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|Title:||Evaporation of nanofluids||Authors:||Choong, Clarrisa Yu Ying.||Keywords:||DRNTU::Engineering::Mechanical engineering||Issue Date:||2013||Abstract:||Nanofluids are suspensions of nanoparticles in fluids that exhibit significant enhancement of their properties at modest nanoparticle concentrations. They are utilized in electronic applications as cooling devices in combination with thin film evaporation and in industrial applications where overheated surfaces in power plants are cooled down more quickly. In an effort to elucidate nanofluid droplet evaporation characteristics, this study presents experimentation on the evaporation of nanofluids. The main objective is to examine how varying parameters affect the evaporation of nanofluids in terms of contact angle, base diameter and volume. Graphite nanoparticles suspended in a binary mixture of ethanol and DI water is used as the working fluid. By varying the concentrations of ethanol at 10 wt%, 25 wt% and 50 wt% and concentrations of nanoparticles at 0.5mg/ml, 1mg/ml 1.5mg/ml and 2mg/ml, as well as the duration of ultrasonication at 1 hour and 2 hours, the nanofluids are then deposited as droplets onto silicon wafer substrates and analyzed with the use of goniometer. It is found that higher ethanol concentration in base solvents leads to faster evaporation rate and a three-phase evaporation behavior can be observed. The overall evaporation time for base solvent droplets is also found to be about two times longer than for nanofluids. Evaporation rate is the slowest for 2mg/ml nanofluid droplet, suggesting that evaporation rate declines with an increase in the nanoparticle concentration and causes deviation from the classical D^2-law. The wetting dynamics of the droplets throughout the evaporation process shows major influence of nanoparticles. Agglomeration of nanoparticles occurs over time and even more actively in nanofliuds with higher nanoparticle concentration, thus slowing down the evaporation rate of nanofluids. However, evaporation of nanofluids seems to be insensitive to ultrasonication experimental conditions. Henceforth, the use of surfactants preventing agglomeration of nanoparticles in prepared colloidal solution and investigation on temperature and surface tension can be recommended for future works in the evaporation of nanofluids.||URI:||http://hdl.handle.net/10356/53961||Rights:||Nanyang Technological University||Fulltext Permission:||restricted||Fulltext Availability:||With Fulltext|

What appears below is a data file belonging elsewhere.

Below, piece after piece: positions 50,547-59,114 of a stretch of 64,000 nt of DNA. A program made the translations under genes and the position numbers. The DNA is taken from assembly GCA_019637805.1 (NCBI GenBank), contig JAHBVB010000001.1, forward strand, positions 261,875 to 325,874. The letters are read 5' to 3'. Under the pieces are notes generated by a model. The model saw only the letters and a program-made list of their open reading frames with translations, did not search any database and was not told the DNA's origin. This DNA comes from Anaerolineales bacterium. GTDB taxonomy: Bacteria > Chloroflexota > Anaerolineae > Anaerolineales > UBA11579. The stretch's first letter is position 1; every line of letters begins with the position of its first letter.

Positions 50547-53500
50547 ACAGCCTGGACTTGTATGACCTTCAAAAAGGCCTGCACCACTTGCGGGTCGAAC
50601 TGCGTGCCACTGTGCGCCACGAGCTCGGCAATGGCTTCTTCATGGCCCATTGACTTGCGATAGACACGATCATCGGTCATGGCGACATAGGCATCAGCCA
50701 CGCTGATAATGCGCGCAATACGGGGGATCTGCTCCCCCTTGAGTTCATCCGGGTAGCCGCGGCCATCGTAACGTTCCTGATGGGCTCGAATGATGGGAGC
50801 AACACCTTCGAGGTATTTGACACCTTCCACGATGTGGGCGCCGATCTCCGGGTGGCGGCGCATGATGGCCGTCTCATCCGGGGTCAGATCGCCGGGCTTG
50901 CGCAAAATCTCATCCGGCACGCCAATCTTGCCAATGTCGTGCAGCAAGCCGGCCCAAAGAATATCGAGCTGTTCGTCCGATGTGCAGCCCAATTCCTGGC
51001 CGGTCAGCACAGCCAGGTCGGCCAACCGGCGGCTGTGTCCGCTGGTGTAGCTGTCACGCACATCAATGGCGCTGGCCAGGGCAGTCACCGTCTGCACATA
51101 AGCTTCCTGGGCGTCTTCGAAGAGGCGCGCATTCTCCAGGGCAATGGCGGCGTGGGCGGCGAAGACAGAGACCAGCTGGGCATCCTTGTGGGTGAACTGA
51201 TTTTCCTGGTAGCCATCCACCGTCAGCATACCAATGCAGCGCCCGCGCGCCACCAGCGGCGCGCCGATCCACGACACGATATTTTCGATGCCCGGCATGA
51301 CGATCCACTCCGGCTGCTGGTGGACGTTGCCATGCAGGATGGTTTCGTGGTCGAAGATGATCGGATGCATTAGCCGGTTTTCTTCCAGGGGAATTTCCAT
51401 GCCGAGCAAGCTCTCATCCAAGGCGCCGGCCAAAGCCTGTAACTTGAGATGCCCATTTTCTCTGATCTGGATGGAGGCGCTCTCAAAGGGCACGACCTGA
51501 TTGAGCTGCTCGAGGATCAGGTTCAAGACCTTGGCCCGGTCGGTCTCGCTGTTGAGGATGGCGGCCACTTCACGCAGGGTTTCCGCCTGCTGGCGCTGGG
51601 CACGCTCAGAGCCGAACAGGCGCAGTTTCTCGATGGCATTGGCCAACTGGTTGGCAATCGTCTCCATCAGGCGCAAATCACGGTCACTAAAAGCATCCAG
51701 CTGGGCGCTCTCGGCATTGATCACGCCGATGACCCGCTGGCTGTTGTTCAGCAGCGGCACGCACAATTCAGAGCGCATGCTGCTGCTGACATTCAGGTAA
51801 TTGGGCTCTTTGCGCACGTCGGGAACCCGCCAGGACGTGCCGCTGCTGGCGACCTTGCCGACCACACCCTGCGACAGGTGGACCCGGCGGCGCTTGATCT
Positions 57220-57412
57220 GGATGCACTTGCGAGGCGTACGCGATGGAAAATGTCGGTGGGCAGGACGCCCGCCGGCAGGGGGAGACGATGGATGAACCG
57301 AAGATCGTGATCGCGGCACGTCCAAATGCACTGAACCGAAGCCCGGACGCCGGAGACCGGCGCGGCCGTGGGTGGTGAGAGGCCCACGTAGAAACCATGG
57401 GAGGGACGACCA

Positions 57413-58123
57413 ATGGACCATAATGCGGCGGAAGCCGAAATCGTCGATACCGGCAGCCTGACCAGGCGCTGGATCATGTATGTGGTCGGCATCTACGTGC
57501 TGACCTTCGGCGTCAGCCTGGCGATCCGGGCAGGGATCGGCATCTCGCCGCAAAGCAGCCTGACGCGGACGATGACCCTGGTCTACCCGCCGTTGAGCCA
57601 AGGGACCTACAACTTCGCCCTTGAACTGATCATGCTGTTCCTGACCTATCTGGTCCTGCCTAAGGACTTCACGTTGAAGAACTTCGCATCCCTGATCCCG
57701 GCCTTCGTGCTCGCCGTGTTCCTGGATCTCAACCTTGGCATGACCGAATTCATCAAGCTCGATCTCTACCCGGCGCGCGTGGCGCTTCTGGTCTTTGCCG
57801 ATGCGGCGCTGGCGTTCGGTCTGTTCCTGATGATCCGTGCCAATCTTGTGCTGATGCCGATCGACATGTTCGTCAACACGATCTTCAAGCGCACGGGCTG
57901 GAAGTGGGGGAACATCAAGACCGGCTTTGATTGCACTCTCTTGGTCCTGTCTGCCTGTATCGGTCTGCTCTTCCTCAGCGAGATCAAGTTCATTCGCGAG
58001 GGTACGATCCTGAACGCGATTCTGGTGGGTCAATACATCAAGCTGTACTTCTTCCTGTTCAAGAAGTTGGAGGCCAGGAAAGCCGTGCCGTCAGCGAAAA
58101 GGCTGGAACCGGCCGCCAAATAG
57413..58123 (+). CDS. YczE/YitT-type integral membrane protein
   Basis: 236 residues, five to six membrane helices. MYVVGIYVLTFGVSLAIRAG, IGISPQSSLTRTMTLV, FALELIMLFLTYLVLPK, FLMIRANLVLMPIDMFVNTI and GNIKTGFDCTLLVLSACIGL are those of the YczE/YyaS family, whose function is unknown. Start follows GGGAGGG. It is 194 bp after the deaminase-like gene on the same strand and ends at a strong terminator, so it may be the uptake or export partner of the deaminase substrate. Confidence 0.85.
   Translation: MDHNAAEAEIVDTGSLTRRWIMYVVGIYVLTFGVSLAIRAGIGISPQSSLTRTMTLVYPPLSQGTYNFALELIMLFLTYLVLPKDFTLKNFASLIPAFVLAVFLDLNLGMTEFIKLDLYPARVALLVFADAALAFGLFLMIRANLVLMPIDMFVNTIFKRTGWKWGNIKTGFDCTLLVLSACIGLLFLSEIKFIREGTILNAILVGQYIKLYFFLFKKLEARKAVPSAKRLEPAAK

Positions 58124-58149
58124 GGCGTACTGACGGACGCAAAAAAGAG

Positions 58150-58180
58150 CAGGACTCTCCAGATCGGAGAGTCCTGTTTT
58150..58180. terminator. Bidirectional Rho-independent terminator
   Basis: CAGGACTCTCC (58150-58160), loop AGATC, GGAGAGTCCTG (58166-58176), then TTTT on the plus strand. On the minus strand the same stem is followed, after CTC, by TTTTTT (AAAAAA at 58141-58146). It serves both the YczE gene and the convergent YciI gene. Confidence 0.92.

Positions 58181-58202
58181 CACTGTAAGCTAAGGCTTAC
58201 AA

|Appears in Collections:||MAE Student Reports (FYP/IA/PA/PI)|
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